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The Wonder of Maraya, the World’s Largest Mirrored Building in Saudi Arabia

Maraya, the world's largest mirrored building, in Saudi Arabia, reflecting the desert surrounding it

To some, the idea of building a Guinness world record-breaking concert hall in the middle of the desert sounds unusual: aren’t most world-breaking buildings erected in cities, where they can be viewed and used daily by thousands or millions of people?

But in Saudi Arabia, that’s exactly what they did when they built Maraya, the world’s largest mirrored building. Maraya, from the Arabic work for mirror, is not only a concert hall meant to spotlight arts and culture. It is also a work of art in and of itself, designed to mirror the surrounding desert and showcase its uniqueness and wonder.

The Royal Commission for AlUla was created to develop projects such as Maraya, part of a push to grow Saudi Arabia’s tourism industry. The Commission and Maraya serve as a way to bring people to the country and to encourage exploration of its rich history and natural beauty.

Maraya is located in the northwestern province of AlUla, home to historical and natural wonders. One of these is Hegra, an ancient city that is Saudi Arabia’s first UNESCO World Heritage Site. Referred to today as Al-Hijr, it is the “largest conserved site of the civilization of the Nabataeans south of Petra in Jordan,” home to “well-preserved monumental tombs with decorated facades dating from the 1st century BC to the 1st century AD.” Hegra is reflected back on itself by the mirrored facade of Maraya, and offers a new way for visitors to view and experience the site.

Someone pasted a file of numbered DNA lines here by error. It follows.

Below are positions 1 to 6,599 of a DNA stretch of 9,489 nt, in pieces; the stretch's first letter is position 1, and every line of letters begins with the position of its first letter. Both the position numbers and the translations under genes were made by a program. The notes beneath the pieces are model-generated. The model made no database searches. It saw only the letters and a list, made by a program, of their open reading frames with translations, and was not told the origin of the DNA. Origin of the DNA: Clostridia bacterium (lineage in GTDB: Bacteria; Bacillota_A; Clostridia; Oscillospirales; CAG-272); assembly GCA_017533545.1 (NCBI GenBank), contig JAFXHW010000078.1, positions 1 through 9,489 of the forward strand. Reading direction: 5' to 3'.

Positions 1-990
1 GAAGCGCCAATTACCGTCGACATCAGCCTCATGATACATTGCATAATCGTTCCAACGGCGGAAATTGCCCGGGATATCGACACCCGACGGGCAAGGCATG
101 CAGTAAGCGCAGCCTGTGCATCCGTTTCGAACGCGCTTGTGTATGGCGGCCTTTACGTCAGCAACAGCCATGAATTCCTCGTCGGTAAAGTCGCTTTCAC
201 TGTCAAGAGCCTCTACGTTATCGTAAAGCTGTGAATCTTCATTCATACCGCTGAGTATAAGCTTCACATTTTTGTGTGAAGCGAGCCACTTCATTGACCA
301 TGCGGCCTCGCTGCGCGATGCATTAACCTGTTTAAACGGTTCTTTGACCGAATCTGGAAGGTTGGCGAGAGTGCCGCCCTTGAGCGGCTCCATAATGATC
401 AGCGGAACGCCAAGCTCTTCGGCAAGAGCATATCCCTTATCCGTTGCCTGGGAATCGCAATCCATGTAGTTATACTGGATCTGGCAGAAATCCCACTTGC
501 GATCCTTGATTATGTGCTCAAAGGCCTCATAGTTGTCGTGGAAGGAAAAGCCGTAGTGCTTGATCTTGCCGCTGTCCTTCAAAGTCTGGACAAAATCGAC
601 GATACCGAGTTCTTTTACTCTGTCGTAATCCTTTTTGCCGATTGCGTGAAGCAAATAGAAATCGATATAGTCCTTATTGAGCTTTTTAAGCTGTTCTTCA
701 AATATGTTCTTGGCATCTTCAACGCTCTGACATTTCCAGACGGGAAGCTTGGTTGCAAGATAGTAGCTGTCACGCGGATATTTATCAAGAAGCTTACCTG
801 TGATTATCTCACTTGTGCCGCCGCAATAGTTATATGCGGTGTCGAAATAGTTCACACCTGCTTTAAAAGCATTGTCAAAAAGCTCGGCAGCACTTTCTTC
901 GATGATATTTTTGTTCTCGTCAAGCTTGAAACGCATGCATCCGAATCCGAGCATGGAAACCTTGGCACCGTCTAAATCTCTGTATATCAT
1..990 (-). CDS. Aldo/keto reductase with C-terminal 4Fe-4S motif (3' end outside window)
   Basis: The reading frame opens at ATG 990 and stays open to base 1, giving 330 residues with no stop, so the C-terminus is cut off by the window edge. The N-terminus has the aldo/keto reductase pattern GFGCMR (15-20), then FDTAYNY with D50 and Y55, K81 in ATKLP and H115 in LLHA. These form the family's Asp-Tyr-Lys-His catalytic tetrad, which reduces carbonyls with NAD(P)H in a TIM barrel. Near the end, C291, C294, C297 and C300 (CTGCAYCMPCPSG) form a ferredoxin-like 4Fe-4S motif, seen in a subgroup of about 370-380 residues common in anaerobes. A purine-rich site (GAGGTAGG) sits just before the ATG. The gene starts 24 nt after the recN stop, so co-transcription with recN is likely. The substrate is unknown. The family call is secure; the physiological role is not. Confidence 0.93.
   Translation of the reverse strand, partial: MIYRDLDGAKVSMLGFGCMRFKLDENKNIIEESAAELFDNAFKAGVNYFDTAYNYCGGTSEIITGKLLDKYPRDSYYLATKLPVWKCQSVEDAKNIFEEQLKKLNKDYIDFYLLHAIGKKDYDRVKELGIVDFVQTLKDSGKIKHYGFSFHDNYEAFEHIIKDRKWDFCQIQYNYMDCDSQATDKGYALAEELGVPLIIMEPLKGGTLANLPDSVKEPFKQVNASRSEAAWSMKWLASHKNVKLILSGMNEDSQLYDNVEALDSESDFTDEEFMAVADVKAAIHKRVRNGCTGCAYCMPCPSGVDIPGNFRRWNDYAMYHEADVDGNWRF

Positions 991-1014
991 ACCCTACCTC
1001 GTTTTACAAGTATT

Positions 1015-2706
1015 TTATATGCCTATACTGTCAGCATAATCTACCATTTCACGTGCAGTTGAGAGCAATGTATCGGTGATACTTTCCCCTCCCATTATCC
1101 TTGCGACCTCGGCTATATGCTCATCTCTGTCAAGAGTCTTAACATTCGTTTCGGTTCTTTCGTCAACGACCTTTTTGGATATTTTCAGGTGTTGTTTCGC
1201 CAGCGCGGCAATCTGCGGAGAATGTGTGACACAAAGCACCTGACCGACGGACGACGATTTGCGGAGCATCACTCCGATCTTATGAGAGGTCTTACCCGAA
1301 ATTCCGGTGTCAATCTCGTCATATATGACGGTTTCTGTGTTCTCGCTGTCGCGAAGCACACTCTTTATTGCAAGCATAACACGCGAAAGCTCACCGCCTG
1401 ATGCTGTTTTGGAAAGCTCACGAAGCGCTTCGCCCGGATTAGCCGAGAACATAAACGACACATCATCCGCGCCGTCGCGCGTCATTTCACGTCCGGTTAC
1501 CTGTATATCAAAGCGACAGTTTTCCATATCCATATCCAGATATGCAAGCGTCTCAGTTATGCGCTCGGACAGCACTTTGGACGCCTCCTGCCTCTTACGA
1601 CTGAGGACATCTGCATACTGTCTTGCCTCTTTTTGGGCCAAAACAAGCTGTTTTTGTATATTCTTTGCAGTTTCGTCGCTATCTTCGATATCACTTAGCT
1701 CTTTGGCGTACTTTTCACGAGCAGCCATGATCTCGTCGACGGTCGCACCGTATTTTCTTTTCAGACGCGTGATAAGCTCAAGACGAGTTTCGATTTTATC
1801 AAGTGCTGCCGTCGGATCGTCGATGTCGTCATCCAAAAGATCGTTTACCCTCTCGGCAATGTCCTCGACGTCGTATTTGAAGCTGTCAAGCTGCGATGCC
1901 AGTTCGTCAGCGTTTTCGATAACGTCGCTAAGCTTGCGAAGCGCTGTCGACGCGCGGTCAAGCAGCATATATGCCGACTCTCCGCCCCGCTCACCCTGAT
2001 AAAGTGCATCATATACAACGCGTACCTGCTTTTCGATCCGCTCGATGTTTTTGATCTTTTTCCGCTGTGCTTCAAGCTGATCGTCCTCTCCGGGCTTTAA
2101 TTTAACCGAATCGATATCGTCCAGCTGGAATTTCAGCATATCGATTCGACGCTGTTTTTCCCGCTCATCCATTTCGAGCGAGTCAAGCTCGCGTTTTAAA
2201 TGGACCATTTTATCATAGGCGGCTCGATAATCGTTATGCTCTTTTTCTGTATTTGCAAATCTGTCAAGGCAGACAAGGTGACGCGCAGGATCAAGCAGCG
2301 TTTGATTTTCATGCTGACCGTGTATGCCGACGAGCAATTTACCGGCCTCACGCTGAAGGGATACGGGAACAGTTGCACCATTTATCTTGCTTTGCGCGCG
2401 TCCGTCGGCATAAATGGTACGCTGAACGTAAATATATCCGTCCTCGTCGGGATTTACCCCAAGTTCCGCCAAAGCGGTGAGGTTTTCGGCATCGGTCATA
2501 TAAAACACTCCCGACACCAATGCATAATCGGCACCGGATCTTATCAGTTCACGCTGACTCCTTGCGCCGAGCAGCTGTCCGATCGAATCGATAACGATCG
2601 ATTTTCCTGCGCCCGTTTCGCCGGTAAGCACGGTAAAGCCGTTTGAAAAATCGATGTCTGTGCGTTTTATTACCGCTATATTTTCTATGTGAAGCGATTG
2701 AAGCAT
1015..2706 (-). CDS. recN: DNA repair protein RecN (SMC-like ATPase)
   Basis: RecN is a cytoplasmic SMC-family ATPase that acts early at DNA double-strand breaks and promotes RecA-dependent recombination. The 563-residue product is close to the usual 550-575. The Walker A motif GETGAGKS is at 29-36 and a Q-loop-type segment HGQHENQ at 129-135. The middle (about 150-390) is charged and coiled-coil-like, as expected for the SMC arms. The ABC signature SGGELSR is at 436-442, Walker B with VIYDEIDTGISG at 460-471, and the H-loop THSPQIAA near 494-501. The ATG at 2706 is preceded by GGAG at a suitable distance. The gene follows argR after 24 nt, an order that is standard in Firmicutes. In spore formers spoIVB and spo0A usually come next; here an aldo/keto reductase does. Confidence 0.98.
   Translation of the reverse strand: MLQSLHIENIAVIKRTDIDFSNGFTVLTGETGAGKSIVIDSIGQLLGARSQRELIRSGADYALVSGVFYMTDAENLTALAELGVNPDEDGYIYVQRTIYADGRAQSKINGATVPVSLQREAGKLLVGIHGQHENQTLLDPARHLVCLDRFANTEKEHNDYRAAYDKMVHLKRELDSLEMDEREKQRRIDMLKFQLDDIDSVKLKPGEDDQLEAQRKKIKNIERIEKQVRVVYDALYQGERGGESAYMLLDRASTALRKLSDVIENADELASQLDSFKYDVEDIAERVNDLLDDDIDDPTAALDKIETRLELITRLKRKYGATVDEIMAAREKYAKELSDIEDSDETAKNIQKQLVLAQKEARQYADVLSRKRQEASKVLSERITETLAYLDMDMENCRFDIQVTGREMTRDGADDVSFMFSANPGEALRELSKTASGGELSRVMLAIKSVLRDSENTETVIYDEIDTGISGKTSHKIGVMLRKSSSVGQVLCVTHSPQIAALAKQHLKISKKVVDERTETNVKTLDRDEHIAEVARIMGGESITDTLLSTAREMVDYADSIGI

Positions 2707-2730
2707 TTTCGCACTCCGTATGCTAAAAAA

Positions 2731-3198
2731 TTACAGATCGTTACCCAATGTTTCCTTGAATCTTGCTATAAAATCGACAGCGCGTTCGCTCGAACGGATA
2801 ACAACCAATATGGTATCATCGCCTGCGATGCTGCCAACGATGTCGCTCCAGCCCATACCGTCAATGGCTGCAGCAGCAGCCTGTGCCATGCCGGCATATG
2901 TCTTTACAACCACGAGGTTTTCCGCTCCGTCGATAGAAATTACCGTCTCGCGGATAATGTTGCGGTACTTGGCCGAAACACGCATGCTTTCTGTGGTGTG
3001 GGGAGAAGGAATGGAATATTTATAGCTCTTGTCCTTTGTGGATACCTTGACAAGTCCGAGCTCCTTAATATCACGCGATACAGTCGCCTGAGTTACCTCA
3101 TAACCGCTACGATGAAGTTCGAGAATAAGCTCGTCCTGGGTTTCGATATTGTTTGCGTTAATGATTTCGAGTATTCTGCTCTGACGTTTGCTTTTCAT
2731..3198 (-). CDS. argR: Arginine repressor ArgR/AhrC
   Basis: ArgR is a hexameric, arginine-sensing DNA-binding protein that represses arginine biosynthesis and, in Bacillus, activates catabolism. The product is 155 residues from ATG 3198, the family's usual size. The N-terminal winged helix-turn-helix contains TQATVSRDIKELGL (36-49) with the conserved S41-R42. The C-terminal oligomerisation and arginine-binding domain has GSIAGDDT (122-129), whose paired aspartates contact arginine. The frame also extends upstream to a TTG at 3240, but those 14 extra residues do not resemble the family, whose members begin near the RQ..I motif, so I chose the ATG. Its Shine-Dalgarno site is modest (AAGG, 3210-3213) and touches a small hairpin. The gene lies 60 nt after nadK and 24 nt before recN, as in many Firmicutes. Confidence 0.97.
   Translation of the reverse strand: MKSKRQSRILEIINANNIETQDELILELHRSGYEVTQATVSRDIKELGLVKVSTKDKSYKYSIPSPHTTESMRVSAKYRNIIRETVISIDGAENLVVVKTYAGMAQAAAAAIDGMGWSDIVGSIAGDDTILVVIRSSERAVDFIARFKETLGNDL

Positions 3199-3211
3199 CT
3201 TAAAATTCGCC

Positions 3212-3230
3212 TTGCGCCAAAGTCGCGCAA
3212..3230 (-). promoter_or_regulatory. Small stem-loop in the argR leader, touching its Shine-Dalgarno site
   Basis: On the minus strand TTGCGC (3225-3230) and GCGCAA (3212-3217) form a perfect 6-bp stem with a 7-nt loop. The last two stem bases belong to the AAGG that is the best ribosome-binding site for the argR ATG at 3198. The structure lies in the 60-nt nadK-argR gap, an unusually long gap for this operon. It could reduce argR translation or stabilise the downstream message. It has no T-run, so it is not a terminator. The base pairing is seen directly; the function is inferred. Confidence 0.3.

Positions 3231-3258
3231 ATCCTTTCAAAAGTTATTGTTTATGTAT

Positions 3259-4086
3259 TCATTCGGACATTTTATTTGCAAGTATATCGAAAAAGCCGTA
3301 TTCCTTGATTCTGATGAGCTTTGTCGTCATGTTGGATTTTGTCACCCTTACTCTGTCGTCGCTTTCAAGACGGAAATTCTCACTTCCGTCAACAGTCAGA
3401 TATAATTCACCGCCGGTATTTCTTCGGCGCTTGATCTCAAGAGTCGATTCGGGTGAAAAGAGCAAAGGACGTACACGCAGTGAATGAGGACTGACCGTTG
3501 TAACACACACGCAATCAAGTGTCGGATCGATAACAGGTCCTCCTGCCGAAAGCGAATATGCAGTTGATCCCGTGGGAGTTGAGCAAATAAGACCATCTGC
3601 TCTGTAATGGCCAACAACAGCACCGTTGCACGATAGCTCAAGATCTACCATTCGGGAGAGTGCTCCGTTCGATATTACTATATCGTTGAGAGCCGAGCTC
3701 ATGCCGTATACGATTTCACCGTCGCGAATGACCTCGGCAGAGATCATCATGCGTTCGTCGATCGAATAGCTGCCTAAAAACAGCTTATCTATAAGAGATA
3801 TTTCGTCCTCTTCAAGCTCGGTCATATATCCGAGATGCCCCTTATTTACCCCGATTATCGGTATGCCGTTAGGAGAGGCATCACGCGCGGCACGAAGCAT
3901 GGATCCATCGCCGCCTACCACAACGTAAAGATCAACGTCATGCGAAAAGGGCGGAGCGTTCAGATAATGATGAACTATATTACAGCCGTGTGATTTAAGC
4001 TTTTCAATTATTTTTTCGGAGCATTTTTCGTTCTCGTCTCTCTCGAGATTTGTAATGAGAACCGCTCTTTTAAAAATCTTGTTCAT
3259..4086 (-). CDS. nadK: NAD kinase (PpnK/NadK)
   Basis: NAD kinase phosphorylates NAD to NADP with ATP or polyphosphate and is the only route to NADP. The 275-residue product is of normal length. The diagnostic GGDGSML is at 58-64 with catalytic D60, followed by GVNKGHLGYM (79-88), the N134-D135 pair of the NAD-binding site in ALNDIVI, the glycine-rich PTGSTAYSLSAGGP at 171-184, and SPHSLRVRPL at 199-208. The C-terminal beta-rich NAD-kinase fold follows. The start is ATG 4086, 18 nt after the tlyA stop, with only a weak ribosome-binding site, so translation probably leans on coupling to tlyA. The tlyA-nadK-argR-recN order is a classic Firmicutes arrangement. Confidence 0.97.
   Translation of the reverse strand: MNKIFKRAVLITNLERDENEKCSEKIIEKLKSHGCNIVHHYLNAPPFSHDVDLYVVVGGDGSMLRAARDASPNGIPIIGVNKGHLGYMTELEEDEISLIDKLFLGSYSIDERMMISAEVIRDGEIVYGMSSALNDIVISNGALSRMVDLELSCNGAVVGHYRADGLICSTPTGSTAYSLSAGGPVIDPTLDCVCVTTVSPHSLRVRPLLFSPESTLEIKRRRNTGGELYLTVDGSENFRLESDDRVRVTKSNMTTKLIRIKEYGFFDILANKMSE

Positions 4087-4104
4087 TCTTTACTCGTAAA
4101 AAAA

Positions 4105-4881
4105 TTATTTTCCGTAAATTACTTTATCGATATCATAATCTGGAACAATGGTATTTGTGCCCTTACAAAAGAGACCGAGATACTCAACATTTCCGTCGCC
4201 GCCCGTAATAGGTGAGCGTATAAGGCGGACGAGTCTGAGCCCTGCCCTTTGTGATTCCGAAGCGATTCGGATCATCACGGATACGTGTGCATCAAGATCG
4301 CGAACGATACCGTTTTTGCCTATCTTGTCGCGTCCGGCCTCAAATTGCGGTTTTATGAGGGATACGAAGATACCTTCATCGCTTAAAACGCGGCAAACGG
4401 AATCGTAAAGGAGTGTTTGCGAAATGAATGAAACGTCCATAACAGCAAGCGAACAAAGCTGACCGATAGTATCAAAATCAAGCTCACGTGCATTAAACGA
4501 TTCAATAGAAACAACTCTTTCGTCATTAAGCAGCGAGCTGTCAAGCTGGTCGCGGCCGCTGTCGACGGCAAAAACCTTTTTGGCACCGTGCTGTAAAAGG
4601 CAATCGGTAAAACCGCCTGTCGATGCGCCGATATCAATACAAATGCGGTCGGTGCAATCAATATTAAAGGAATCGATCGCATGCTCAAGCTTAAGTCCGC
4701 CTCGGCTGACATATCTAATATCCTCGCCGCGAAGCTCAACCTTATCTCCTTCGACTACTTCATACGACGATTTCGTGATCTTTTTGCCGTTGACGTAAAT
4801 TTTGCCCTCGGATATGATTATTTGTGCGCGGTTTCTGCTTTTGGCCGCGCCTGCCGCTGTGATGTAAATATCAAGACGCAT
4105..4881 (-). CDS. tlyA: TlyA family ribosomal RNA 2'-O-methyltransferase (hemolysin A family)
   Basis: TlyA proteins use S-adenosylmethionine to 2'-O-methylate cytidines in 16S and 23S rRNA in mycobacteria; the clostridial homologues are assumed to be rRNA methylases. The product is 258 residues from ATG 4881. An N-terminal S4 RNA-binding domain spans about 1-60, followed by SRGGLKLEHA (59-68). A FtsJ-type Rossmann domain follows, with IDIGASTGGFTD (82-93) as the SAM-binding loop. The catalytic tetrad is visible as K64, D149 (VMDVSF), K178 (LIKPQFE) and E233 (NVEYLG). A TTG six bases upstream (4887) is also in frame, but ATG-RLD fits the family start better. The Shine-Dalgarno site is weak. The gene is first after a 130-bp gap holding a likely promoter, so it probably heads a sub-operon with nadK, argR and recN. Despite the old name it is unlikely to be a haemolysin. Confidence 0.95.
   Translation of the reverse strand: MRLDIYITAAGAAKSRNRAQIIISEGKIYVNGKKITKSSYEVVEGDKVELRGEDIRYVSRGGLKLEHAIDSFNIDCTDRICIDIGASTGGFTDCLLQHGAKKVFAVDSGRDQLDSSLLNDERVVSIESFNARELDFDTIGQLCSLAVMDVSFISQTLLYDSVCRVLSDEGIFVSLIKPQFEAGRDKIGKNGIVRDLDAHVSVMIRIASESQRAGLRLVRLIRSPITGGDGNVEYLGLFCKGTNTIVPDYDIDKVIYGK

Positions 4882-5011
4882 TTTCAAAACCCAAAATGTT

Inside, the building is just as stunning. Its 500-seat theater has already hosted renowned artists such as Omar Khairat, Andrea Bocelli, and Aziza Jalal, and hosts the annual Winter at Tantora festival. The backdrop of the stage looks out onto the landscape, and the building is also home to artwork and historical artifacts.


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